Picking tomatoes at the right time is crucial to getting the best harvest for your summer salads. If you harvest tomatoes too early they will become hard and bitter, if you leave them hanging too long they may burst, rot or be eaten by birds. To get garden tomatoes with the best taste, you should not generalize, because the harvest time depends on the variety of tomatoes, and to some extent on the local climate and care of tomatoes. Sometimes the best way to determine the right time to harvest tomatoes is through trial and experimentation. Even more, when and how you harvest your tomatoes can also have a significant impact on the yield of your plants.
Table of Contents
When to harvest tomatoes?
From when can you harvest tomatoes?
Tomatoes ripen at different times depending on weather conditions and variety. Cherry tomatoes, for example, ripen faster than larger tomato varieties, and cold weather can affect how early in the season the vegetable begins to ripen. However, there are some clear signs that garden tomatoes are ready to harvest, and if you notice them, you can also harvest tomato seeds for new plants next year.
- Deep red color
A deep red tomato is ripe for harvest. The deeper the color, the higher the sugar content of the tomato and the sweeter it tastes. Remember, however, that a deep red tomato is ripe and must be eaten quickly.
- Test if the tomatoes are hard
Squeeze a tomato and it will give a little if it is ripe and feel hard if it is not yet ready to harvest.
- Fantastic smell
If your tomato smells wonderful, it’s probably time to harvest it.
- Tomatoes are easy to remove from the plant
As with other fruits and vegetables, the ease with which a tomato detaches from the main plant is a good indicator of whether it is ready to harvest. Take a ripe-looking tomato between three fingers and gently pull on it. If it comes off (or shows signs of wanting to), it is ripe. However, we do not recommend harvesting tomatoes this way if you are sure they are ripe!
The ideal time
To know when it’s best to harvest your tomatoes, you need to know how a tomato ripens and matures when it’s still attached to the plant. Once a tomato begins to turn from green to light pink , it no longer absorbs nutrients from the plant. This is the so-called breakage stage of the tomato. Once a tomato reaches this stage, it continues to ripen on the vine without any problems and it is actually better for the tomato and the plant to harvest it early. And this is for a number of reasons. First and foremost, an early harvest helps your garden tomatoes look fantastic and have no blemishes. The longer a tomato hangs on the vine, the greater the risk that it will be damaged by insects and animals. The more mature a tomato is, the more likely it is to be attacked by pests.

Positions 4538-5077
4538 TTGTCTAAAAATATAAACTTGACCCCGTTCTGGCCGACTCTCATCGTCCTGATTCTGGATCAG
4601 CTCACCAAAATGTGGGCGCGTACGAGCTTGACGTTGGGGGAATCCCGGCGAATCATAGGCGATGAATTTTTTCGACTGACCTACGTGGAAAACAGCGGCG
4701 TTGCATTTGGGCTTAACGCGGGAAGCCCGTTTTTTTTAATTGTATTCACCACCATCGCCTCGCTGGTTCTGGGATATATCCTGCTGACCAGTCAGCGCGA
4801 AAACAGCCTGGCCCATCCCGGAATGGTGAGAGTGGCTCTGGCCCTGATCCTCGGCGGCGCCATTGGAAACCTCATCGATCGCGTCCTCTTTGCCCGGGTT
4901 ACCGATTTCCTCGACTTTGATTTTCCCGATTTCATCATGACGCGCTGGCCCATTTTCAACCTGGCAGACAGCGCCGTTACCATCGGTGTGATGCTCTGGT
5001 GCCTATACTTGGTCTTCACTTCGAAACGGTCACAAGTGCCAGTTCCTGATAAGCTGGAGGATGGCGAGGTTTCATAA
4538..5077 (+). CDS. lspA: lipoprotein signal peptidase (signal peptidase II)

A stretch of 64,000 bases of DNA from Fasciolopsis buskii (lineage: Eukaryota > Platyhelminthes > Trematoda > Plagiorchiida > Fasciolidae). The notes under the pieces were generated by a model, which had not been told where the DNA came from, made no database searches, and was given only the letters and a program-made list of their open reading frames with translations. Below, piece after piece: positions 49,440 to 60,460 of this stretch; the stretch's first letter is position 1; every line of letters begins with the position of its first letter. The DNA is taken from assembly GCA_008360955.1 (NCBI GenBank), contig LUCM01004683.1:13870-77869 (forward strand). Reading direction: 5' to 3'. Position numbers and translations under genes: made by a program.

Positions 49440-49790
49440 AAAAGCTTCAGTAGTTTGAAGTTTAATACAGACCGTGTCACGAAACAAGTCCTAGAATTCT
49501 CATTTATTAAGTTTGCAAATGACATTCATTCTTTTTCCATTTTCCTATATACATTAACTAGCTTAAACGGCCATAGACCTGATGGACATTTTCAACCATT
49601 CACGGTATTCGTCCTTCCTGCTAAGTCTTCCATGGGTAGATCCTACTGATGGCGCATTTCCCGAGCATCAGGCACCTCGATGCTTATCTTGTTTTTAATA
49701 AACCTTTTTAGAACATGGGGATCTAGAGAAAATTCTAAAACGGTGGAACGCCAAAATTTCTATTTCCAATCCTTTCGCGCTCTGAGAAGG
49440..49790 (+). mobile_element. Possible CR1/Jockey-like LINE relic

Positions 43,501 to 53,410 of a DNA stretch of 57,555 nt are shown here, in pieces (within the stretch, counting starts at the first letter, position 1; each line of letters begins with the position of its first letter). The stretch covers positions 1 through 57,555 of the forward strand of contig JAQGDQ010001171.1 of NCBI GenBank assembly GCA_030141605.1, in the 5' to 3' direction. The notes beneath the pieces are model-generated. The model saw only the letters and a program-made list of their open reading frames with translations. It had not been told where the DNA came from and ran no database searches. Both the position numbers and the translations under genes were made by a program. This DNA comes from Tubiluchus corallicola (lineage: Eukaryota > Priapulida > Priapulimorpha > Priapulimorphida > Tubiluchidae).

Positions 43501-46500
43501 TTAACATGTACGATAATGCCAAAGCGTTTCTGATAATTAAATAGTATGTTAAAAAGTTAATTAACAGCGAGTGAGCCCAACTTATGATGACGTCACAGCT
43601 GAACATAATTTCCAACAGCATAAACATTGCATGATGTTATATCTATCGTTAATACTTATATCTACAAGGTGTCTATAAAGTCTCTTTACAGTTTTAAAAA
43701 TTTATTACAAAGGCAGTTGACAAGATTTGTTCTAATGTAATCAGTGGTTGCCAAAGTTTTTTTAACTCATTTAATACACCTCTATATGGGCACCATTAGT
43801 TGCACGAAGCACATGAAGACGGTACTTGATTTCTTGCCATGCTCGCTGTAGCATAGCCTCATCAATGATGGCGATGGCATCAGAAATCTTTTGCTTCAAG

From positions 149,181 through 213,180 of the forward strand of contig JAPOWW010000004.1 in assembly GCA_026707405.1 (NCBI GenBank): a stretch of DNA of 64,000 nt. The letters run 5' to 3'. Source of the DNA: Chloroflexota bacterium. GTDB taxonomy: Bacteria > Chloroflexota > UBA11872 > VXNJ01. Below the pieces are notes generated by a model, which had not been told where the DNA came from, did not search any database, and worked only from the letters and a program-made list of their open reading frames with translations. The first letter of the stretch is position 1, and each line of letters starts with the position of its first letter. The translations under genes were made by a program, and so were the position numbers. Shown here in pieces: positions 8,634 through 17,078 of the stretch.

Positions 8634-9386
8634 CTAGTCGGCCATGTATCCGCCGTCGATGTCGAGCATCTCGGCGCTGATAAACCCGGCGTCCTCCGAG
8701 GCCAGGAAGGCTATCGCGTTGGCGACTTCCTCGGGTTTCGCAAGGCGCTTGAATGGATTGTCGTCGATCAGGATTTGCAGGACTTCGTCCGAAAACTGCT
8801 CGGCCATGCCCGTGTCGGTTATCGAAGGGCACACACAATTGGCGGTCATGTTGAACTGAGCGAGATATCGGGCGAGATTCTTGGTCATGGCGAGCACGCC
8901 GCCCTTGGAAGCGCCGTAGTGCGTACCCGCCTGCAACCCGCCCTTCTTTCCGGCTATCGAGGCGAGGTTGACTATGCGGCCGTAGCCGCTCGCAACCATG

The ideal time to harvest is when the tomato is about halfway to its final color. Also, if tomatoes are left on the vine longer, they have a greater chance of developing sun spots and blemishes. The longer the tomato is left, the more likely it is to fall off the vine onto the ground in a storm or wind, causing even greater bruising.
Harvesting your tomatoes at the beginning of ripening will also keep the weight of your tomato vines manageable. In mid-summer, a fully loaded tomato plant can become quite heavy. Unfortunately, this can cause branches to split and break. This can not only hurt the tomatoes, but also reduce the harvest.
Until when can you harvest tomatoes?
You should harvest any remaining tomatoes, ripe or not, before temperatures drop below 7°C. Otherwise, the fruit will be lost to the cold, so it is best to try to let the remaining crop ripen indoors. Fully green fruits do not ripen indoors. Tomatoes go from a dull green to a glossy green before they take on their final color. Glossy green garden tomatoes eventually ripen indoors, especially if stored near an ethylene-producing fruit such as bananas.
How to harvest tomatoes?
Tomatoes are best harvested with sharp, clean pruning shears. This allows you to make clean cuts that heal quickly. To harvest, cut each tomato close to the top without cutting into the fruit. Try to cut off as much of the stem as possible .
How to store tomatoes
- Do not put in the refrigerator
Never put fresh garden tomatoes in the refrigerator. This will cause them to lose their typical flavor.
To freeze, core fresh, blemish-free tomatoes and place them whole in freezer bags or containers. When thawed, the skin can be peeled off. And to learn how to dry garden tomatoes, click here .
- Tomatoes ripen – Tip
Tomatoes have been shown to ripen best when stored in a cool, shaded area. The ideal temperature for ripening is around 18 to 21 degrees. Also, tomatoes need a lot of air circulation to speed up the ripening process.